Sometimes, when a coaching staff draws up a play in a meeting and brings it to the team on the court, it translates well in practice but doesn’t work in a game situation. They’ll run it a few times against different opposition with different personnel, but after a few tries, it’s usually pretty obvious if things aren’t going according to plan: either players forget their part, the defense doesn’t react like it’s supposed to, or any myriad of other reasons why coaches would stop using a particular set.
For the Hawks, they experimented with a set play I call “Horns Split Step” against both Indiana and Utah…and then haven’t run it in the six games since the win over the Jazz on March 20th. Perhaps it was called and was run differently, perhaps the coaching staff tabled it for another year, when the team has different personnel, or perhaps they just haven’t had the right matchup to use it again. Whatever the reason for its disappearance over the past two weeks, it was still an interesting play that capitalized on a lot of the things head coach Mike Budenholzer and his staff utilize across their playbook: catching the defense off guard, using dummy action to disguise the main intent of the play, and striking quickly when the ball reaches its final destination.
The clearest reason I can think of as to why Budenholzer hasn’t called Horns Split Step recently is that none of the three times he did was it run correctly by the team. In two instances the defense blew it up before it could be run with the correct timing and the third time Dewayne Dedmon forgot his role and wasn’t there to set the final ball screen for Dennis Schröder:
The play starts out of Horns, where the ball is in the middle of the floor, two players (usually big men) are at the elbows, and the final two players (usually wings) are in opposite corners. In the above example, the Hawks are playing small with a lineup of Schröder, Tyler Dorsey, Damion Lee, Taurean Prince, and Dedmon on the floor together, making Prince one of the two bigs at the elbows. Schröder enters the ball to Dedmon on the left elbow to begin the action before setting a screen for Prince that resembles the split cuts made famous by the Golden State Warriors. In other variations of the play, Schröder might fake the screen and cut to the rim before the defense can react, or Prince could cut backdoor if the defense anticipates him going over the screen.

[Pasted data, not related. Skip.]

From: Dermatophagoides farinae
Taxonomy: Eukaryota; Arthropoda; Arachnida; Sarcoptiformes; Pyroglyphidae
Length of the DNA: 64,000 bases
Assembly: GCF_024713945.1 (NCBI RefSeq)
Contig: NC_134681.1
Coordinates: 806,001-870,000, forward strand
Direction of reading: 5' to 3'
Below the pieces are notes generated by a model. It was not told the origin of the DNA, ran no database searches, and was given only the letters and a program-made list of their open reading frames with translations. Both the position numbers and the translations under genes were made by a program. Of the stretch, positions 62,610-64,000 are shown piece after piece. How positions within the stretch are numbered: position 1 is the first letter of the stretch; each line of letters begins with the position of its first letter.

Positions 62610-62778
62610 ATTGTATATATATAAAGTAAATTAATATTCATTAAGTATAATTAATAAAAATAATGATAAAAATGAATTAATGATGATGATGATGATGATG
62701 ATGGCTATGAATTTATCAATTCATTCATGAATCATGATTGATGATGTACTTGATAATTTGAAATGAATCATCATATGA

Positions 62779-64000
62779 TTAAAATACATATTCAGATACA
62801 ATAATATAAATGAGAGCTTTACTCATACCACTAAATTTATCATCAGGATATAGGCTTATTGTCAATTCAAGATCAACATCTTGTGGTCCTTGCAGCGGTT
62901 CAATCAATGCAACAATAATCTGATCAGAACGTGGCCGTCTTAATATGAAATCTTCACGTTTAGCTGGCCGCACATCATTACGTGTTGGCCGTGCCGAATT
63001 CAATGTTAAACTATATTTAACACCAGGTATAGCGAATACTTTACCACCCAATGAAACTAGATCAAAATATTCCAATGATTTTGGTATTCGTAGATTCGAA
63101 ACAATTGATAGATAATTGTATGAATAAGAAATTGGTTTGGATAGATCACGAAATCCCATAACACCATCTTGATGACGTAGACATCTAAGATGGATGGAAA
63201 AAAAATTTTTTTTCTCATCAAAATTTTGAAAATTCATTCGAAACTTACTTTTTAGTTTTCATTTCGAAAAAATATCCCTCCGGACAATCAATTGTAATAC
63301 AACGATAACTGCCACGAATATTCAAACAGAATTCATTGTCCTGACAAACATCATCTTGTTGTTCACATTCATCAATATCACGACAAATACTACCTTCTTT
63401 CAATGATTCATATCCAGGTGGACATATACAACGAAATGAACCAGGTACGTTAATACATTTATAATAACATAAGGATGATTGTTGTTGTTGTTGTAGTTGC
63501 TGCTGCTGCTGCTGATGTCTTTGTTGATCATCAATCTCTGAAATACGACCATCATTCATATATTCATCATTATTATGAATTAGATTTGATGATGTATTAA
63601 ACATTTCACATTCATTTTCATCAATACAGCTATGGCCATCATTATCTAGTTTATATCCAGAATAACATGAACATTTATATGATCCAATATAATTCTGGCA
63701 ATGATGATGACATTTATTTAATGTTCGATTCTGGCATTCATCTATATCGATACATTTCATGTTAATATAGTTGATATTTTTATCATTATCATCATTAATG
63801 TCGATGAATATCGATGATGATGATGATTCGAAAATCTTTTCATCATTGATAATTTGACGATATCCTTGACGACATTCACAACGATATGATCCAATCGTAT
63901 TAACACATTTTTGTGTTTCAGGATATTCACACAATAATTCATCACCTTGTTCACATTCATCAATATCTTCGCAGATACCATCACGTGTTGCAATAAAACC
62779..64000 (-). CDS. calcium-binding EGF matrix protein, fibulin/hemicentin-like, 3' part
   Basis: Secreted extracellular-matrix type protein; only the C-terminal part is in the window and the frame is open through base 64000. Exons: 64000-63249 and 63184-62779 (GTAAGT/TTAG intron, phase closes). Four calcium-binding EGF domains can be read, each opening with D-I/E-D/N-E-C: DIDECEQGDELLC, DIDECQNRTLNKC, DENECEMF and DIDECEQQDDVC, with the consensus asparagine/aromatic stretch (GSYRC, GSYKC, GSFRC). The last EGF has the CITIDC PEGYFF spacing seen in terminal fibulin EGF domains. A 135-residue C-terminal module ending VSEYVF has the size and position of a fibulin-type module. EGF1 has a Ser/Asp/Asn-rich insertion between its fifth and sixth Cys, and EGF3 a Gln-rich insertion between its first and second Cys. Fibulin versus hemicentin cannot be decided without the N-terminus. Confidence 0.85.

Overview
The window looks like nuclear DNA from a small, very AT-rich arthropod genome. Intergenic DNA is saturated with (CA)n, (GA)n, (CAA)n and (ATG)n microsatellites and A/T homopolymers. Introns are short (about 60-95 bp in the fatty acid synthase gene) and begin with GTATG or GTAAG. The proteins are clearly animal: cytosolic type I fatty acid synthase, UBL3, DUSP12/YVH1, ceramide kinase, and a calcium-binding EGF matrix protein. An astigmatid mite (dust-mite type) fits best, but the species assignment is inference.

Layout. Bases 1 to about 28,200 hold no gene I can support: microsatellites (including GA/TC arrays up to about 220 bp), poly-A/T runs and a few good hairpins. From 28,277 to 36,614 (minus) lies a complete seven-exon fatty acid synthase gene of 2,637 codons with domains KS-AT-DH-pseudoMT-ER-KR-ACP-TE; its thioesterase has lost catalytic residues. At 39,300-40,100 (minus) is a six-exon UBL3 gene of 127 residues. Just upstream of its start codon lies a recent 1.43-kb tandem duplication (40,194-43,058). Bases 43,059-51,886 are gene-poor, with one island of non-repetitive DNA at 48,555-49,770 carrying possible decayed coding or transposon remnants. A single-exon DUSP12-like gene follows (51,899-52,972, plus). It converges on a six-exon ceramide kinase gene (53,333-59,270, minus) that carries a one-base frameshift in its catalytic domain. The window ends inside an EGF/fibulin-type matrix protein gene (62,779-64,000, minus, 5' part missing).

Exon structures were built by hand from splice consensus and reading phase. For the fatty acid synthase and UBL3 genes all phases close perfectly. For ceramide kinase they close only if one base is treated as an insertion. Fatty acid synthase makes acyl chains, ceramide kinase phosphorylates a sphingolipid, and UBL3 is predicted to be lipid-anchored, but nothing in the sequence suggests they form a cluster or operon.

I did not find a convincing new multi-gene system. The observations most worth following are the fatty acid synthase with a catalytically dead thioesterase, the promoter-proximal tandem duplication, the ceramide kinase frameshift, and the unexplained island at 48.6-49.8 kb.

Once the ball is pitched back to Prince, he’s either looking for his own shot immediately or, as he does in the above clip, using a stacked ball screen from both Dedmon and Schröder. Dedmon rolls off the ball screen; Schröder pops to the top of the key. Prince has no intention of turning the corner and getting to the rim, though, as he goes to the wing and hands the ball to Dorsey, who lifts out of the left corner. Dorsey hits Schröder without taking a dribble, but this is where the play breaks down—Dedmon wasn’t supposed to fully roll to the rim and was instead supposed to set the step-up screen for Schröder. A step-up screen is where a player will receive the ball from one side and immediately run a pick-and-roll on the other. With the right timing, the ball handler’s defender won’t have time to react and it will break down the defense. With the wrong timing, it just turns into a regular pick-and-roll, which is fine but not quite what the Hawks were going for. As soon as Schröder receives the ball back from Dorsey, you can see him slap at it to indicate his frustration with Dedmon for not running the play correctly.
The Hawks tried it again in the fourth quarter, but Ricky Rubio was aware of what was coming and denied Schröder the ball at the top, throwing off the timing:
Andrew White, who was playing Dorsey’s role in the above clip, had to give the ball back to Muscala (playing the Dedmon role), rather than hitting Schröder, because of Rubio’s recognition of the play and his ability to jump into the passing lane, making it unavailable to White. Once again, Schröder scored, but the play wasn’t run quite as well as it could have been.
Against Indiana earlier in March, the Hawks weren’t able to execute the handoff as well as they needed to, which once again threw off the timing of the play:
Kent Bazemore lifted out of the corner to get the handoff, but Victor Oladipo made that difficult for him, which delayed the pass back to Schröder. As soon as the ball did get to Schröder, John Collins was there with the step-up screen and the point guard was able to find his big man on the roll for a layup.
A play that requires as much precise timing as Horns Split Step looks great on paper and in practice, but when defenses are either keyed in on it (as Rubio was) or execute their defensive principles to blow up another part of it (as Oladipo did), it throws everything off. Still, just because the Hawks seem to have nixed this play from their playbook (at least for the moment), don’t be surprised if it comes back in the future, when they have different personnel or are playing a team with lazier defenders who will allow the Hawks to get through their actions on the perimeter without much resistance.